The 10-year Treasury yield is getting closer to 3%. Here’s what that means for your money
As the yield on the 10-year U.S. Treasury pushes ever closer to 3% — a symbolic level not seen since late 2018 — financial analysts have described how it could affect people’s finances in a number of ways.
Last week, the 10-year rate hit 2.94%, its highest point in more than three years. That’s also a big jump from where the 10-year started the year, at around 1.6%. It’s significant because it is considered the benchmark for rates on all sorts of mortgages and loans.
Soaring inflation, exacerbated by the Russia-Ukraine war, has led to concerns that this could hurt consumer demand and drag on economic growth. In addition, there are fears that the Federal Reserve’s plan to curb rapidly rising prices by aggressively hiking its own funds rate and generally tightening monetary policy could also tip the economy into a recession.
As a result, investors have been selling out of bonds, which pushes yields higher as they have an inverse relationship. So what would it mean for your money if that rate hits 3%?
Loans and mortgages
One consequence of rising yields is higher borrowing costs on debt, such as consumer loans and mortgages.
For instance, Schroders Investment Strategist Whitney Sweeney told CNBC via email that the effect of a higher 10-year yield on college loans will be felt by those students taking federal loans for the upcoming school year.
“The rate is set by Congress who approves a margin applied to the May 10-year treasury auction,” she said, but highlighted that the rate is currently zero for existing federal student loans due to pandemic relief measures.
In addition, Sweeney said private variable-rate student loans would be expected to rise as the 10-year Treasury yield climbs.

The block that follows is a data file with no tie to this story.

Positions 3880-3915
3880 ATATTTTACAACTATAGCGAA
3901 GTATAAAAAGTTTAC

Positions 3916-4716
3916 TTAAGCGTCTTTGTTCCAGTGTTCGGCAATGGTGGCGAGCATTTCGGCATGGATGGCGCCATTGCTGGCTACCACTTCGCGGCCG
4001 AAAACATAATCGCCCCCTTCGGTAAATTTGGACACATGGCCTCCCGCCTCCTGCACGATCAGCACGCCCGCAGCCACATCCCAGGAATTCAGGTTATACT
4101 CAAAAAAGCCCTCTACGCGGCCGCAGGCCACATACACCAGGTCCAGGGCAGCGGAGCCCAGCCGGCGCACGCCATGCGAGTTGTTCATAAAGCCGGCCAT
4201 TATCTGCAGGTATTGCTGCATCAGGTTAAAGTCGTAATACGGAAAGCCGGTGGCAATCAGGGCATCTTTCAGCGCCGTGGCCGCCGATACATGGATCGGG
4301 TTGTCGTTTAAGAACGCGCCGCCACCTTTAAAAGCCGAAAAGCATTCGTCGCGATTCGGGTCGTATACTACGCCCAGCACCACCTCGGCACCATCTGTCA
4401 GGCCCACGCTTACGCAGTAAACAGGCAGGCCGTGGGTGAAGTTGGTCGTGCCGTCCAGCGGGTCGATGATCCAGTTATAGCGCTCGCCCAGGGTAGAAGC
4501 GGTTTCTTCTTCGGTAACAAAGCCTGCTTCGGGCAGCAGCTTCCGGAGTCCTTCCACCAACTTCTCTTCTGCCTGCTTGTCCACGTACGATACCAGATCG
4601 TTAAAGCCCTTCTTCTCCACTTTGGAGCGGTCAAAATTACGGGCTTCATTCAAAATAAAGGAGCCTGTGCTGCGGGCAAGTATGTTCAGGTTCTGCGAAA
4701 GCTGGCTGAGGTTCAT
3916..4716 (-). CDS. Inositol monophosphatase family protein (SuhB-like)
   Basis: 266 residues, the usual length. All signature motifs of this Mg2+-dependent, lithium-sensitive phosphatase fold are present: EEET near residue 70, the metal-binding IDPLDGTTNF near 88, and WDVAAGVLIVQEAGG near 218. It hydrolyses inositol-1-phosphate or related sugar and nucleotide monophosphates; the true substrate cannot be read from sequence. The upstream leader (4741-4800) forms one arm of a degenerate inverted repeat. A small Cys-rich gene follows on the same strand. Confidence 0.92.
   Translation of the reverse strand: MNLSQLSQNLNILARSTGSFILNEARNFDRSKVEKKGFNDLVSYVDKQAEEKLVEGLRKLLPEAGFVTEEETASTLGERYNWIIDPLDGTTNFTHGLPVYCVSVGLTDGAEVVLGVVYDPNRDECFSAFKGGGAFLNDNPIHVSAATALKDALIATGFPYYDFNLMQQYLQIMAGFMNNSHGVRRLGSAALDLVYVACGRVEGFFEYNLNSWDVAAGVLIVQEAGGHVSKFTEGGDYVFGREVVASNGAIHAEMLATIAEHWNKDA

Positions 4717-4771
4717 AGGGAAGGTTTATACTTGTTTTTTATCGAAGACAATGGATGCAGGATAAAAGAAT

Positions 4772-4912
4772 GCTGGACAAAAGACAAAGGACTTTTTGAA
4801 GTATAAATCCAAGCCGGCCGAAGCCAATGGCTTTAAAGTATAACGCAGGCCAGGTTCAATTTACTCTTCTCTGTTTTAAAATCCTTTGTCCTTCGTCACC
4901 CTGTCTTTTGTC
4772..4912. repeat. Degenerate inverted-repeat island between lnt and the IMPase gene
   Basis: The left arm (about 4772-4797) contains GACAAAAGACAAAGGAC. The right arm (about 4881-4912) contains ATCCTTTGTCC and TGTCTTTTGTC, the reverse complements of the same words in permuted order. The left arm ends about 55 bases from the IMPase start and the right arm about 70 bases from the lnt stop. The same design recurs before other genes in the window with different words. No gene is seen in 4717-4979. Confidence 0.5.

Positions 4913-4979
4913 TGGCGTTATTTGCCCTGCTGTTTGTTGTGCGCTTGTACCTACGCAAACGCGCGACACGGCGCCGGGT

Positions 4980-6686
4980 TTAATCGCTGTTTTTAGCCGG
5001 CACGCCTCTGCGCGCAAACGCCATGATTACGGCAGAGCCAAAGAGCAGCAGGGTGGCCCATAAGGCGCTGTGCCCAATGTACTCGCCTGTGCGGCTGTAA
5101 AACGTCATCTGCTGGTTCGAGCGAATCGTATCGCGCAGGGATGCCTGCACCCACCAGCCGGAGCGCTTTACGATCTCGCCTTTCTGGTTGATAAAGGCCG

Sweeney said mortgage rates tend to move in line with the 10-year Treasury yield. “We’ve already seen a significant uptick on mortgage rates since the start of the year,” Sweeney added.
Meanwhile, ING Senior Rates Strategist Antoine Bouvet told CNBC via email that higher interest rates on government debt would also mean higher returns on savings placed in fixed-income securities.
“This also means pensions funds have less difficulties investing to pay future pensions,” he added.
In terms of stock market investments, however, Bouvet said that higher bond interest rates would likely make it a more challenging environment for sectors with companies that tend to hold more debt. This is something that has been associated with technology companies and part of the reason this sector has seen more volatility recently.
Similarly, Sweeney pointed out that when yields were closer to zero, investors had little choice but to invest in riskier assets such as stocks to generate returns.
But as the 10-year Treasury yield approaches 3%, she told CNBC via email that both cash and bonds were becoming “more attractive alternatives as you are getting paid more without taking on as much risk.”
Sweeney said that shorter-dated bonds, in particular, can look more attractive, given this is where significant interest rate hikes have already been priced in.
Wells Fargo Senior Macro Strategist Zach Griffiths told CNBC on a phone call that it was also important to understand what higher yields would mean for companies’ future cash flows, when looking at investing in stocks.
He said that one way to value stocks was to project forward the level of free-cash flow the company is expected to generate. This is done by using a discount rate, which is a type of interest rate, informed by Treasury yields. Discounting back to the current cash-flow level comes up with an intrinsic value for a company.
“When the rate used to discount those future cash flows back to the present is low, then the present value of those cash flows (i.e. intrinsic value of the company) is higher than when rates are high due to the time value of money,” Griffiths explained via email.
Nevertheless, Griffiths said stocks had broadly managed to withstand the uncertainty presented by higher inflation, geopolitical tensions and a more hawkish tone on policy from the Fed.
Griffiths also highlighted that a 3% yield on the 10-year Treasury yield was very much a “psychological level,” given it wouldn’t represent much of an increase from the current rate. He said Wells Fargo expected that the 10-year yield could finish the year above 3%, and didn’t rule out it hitting 3.5% or 3.75%, but stressed that wasn’t the firm’s “base case.”